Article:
assembly Bill A5276B
- In Committee
- On Floor Calendar
- Passed Senate
- Passed Assembly
- Delivered to Governor
- Signed by Governor
Simplifies the absentee ballot process to make it easier to vote in such manner by removing requirement for certain information on circumstances for the voter's absence.
TITLE OF BILL: An act to amend the election law, in relation to
PURPOSE OR GENERAL IDEA OF BILL: To permit the simplification of
absentee ballot process by removing the requirement of certain
SUMMARY OF SPECIFIC PROVISIONS: The bill amends Section 8-400
subdivisions 1, 3 and 4 of the election law that sets forth the
information that qualified voters must provide in an absentee ballot
application. Pursuant to the bill, &qualified voter would be permitted
to vote by absentee ballot if he or she is:
*Absent from the county (or city) of his or her residence;
*Unable to appear personally at the polling place of the election
district in which he or she is a qualified voter because of illness or
disability or duties related to the care of one of more individuals
who are ill or physically disabled;
*An inmate or patient of a veterans administration hospital;
*Detained in jail awaiting action by a grand jury or awaiting trial,
or confined in jail or prison after a conviction for an offense other
than a felony, provided that he or she is qualified to vote in the
election district of his or her residence;
The applicant would have to provide, in the application for an
absentee ballot, his or her full name, residence address, and a
statement that the applicant is a registered voter. The applicant
would also be required to provide a statement, as appropriate, that on
the day of such election he or she expects in good faith to be absent
for any of the reasons stated in the above paragraph. The applicant
would be able to apply for an absentee ballot covering more than one
election, even if they occur in different calendar years, by providing
the beginning and end dates of the absence.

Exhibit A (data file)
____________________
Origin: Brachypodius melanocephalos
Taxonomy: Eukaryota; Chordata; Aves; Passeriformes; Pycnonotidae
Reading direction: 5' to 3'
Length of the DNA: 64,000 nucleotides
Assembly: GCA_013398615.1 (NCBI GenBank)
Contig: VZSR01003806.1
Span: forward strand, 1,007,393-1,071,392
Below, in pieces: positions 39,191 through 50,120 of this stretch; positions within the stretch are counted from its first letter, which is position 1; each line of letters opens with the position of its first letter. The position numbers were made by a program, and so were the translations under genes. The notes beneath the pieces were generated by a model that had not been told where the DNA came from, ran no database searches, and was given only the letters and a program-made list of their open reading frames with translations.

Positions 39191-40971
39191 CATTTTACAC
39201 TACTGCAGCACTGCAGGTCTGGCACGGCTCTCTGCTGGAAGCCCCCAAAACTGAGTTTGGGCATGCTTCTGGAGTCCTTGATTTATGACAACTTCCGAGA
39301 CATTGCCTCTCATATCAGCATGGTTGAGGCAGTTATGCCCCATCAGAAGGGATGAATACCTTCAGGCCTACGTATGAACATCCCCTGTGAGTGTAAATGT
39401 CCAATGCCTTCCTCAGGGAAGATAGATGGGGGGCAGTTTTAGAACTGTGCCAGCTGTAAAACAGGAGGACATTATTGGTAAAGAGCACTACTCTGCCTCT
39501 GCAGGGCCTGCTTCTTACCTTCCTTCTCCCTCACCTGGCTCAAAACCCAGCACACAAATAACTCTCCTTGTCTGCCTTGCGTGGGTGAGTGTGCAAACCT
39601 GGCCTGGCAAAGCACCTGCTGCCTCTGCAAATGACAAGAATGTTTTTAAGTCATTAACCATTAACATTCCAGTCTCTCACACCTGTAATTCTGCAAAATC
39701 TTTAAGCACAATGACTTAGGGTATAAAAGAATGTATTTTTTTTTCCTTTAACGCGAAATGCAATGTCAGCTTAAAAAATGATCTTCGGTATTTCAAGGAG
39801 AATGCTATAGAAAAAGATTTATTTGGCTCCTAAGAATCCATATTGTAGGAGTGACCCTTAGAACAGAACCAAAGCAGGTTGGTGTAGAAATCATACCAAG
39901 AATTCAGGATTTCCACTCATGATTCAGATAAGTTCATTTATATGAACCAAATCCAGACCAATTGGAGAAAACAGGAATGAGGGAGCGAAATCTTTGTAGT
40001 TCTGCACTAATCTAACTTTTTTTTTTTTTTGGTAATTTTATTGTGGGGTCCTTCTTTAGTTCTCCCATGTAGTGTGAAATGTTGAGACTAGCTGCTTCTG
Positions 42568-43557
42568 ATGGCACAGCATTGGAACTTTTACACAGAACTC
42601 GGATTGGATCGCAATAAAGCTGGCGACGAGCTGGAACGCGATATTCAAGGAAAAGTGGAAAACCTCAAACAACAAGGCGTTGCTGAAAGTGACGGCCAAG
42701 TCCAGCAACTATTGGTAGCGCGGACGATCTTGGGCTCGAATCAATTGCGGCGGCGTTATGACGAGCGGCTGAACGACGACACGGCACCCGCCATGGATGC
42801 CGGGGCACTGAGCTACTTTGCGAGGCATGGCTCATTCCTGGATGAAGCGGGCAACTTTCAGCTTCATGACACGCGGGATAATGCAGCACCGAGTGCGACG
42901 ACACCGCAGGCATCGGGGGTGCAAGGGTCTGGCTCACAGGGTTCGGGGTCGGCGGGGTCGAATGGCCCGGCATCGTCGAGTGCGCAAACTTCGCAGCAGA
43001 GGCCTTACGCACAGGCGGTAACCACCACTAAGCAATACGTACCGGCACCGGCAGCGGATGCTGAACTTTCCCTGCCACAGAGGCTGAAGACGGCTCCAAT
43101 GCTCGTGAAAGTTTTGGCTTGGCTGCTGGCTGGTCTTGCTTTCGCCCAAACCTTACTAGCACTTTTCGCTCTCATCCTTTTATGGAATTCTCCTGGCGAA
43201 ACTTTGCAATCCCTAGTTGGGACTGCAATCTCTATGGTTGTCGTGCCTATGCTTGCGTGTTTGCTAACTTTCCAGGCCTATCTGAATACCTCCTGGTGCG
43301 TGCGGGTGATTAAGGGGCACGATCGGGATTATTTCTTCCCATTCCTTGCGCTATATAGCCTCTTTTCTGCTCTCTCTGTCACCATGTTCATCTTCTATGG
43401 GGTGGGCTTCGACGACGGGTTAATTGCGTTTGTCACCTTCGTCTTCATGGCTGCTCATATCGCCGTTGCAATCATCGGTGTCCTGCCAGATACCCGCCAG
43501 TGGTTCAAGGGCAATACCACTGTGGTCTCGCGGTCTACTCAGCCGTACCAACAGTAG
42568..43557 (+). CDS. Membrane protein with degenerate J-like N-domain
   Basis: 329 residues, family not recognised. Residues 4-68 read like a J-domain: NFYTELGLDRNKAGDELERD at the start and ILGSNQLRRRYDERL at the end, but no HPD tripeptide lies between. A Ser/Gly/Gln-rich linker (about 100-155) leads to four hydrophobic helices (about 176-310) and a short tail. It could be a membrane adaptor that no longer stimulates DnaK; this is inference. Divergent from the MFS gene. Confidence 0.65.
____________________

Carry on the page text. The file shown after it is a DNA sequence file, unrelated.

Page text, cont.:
JUSTIFICATION: During January and February of 1993, the New York State
Board of Elections gathered testimony which addressed the complexity
of the voter registration form, the campaign finance disclosure form
and the absentee ballot application Form. One major complaint was that
voters were asked a series of lengthy questions that provided
information of little value to the Board of Elections. Article II,
section 2 of the New York State Constitution permits absentee voting
if the voter is absent from his or her county, ill or unable to appear
at the poll site because of illness or physically disabled. However,
the absentee ballot application contains a long list of required
information that goes far beyond questions regarding absence, illness
or physical disability.
Besides burdening the voter with a needlessly complex task, requiring
such detail could jeopardize his or her safety and privacy. For
example, the Election Law requires a person seeking an absentee ballot
based on illness or physical disability to identify his or her medical
practitioner and/or the hospital in which he or she are or expects to
be a patient.
When a voter will be out of the county of his or her residence, the
Election Law also specifies that applicants. must report the details
regarding employment or studies necessitating such absence, or the
beginning and end dates they will be on vacation and the name of his
or her employer, or the details necessitating such absence because the
voter is accompanying a spouse, child or parent.
Voters who have second residences or go on extended trips are also.
forced to apply for absentee ballots for each election, often
preventing their participation in elections that occur within weeks or
months of each other. This legislation would provide them with the
opportunity to apply for an absentee ballot for more than one
election. The New York state Constitution does not require the
disclosure of personal details and because the application is a public
document that anyone has access-to under the Freedom of Information
Act, this information could put a voter, or his or her property, as
risk. Moreover, the absentee ballot application is the equivalent of a
sworn statement and a voter's signature or mark should be sufficient
to satisfy the constitutional mandate.
This legislation provides for a streamlined absentee ballot
application process by allowing qualified voters to apply for absentee
ballots if they meet one of the criteria in the constitution without
invading the privacy of the voter.
PRIOR LEGISLATIVE HISTORY: A.5453-A and S.5172 of 2007/2008 A.5748 of
2005/2006 A.6370 and S.4553 of 2003-2004 A.5768 and S.977 of 2001-2002
A.1966-B and S.1267-B of 1999-2000 A.6364 and S.3471 of 1997-1998
S.3052 of 1995-96 S.8125 of 1993-1994
FISCAL IMPLICATIONS: Costs associated with printing new forms.
EFFECTIVE DATE: Immediately.
Open Legislation comments facilitate discussion of New York State legislation. All comments are subject to moderation. Comments deemed off-topic, commercial, campaign-related, self-promotional; or that contain profanity or hate speech; or that link to sites outside of the nysenate.gov domain are not permitted, and will not be published. Comment moderation is generally performed Monday through Friday.
By contributing or voting you agree to the Terms of Participation and verify you are over 13.